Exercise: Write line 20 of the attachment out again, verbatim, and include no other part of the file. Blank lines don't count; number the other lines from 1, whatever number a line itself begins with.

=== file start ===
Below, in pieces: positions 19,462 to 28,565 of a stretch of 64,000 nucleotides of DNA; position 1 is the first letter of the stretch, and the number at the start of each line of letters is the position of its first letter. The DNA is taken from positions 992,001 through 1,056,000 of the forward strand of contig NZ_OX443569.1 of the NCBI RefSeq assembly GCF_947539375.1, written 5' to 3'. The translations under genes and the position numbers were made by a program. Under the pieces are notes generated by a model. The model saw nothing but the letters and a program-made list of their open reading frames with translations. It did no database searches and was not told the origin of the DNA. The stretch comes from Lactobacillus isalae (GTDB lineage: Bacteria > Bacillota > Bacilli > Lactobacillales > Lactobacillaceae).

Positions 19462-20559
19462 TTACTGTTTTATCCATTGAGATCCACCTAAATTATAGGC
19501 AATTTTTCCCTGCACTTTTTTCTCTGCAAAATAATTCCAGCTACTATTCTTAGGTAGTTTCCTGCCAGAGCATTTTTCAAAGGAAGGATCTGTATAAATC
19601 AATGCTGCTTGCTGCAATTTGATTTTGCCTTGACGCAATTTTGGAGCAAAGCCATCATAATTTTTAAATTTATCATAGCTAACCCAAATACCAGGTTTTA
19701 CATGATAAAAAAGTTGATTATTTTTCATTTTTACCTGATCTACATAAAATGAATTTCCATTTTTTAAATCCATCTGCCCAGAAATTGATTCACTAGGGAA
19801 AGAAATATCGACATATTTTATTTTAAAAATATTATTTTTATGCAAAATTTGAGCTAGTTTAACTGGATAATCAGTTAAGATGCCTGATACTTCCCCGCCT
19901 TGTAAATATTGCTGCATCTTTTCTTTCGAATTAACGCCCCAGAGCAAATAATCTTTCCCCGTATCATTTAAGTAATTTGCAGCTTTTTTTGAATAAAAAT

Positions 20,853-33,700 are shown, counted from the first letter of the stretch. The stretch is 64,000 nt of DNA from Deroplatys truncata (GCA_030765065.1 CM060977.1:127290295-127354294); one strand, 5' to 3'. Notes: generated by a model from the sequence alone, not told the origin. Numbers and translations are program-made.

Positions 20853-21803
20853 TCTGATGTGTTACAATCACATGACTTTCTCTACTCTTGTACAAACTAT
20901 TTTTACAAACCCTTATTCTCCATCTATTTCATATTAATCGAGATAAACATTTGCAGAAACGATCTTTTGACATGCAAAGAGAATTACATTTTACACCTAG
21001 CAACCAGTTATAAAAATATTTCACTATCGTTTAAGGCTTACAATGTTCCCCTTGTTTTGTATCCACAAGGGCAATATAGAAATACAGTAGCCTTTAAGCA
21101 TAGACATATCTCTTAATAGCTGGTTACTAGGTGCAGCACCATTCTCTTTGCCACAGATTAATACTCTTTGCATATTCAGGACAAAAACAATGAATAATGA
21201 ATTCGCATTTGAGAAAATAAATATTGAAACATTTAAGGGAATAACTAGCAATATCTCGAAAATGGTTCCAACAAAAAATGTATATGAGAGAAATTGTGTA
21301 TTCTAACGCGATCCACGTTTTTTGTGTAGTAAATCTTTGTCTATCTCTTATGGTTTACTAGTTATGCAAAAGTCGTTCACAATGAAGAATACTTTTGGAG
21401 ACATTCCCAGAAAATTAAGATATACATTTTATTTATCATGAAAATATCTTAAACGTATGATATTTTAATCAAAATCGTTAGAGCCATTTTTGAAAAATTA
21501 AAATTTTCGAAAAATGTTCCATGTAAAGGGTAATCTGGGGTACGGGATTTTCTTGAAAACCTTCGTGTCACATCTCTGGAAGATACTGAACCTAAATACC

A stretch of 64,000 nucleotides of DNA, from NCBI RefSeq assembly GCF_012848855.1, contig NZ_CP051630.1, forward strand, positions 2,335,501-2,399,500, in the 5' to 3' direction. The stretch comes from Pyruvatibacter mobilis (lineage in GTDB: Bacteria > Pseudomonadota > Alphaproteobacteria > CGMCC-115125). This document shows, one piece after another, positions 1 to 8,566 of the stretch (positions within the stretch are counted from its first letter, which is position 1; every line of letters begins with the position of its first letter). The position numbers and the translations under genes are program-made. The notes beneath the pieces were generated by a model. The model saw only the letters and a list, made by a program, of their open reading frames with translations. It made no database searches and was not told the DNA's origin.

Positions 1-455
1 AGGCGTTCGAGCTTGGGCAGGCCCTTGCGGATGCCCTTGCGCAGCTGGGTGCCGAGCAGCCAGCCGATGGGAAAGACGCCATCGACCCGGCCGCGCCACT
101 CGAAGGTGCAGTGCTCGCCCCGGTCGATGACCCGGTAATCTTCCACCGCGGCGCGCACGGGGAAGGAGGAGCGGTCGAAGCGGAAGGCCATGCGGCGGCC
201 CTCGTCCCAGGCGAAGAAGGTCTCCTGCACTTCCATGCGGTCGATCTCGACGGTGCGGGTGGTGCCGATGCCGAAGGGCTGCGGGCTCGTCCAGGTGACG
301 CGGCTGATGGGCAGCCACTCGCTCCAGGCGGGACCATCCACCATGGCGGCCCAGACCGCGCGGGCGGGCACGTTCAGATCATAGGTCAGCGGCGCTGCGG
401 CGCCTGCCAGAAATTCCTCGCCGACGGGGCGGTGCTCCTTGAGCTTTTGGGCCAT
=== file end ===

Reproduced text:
Positions 1-455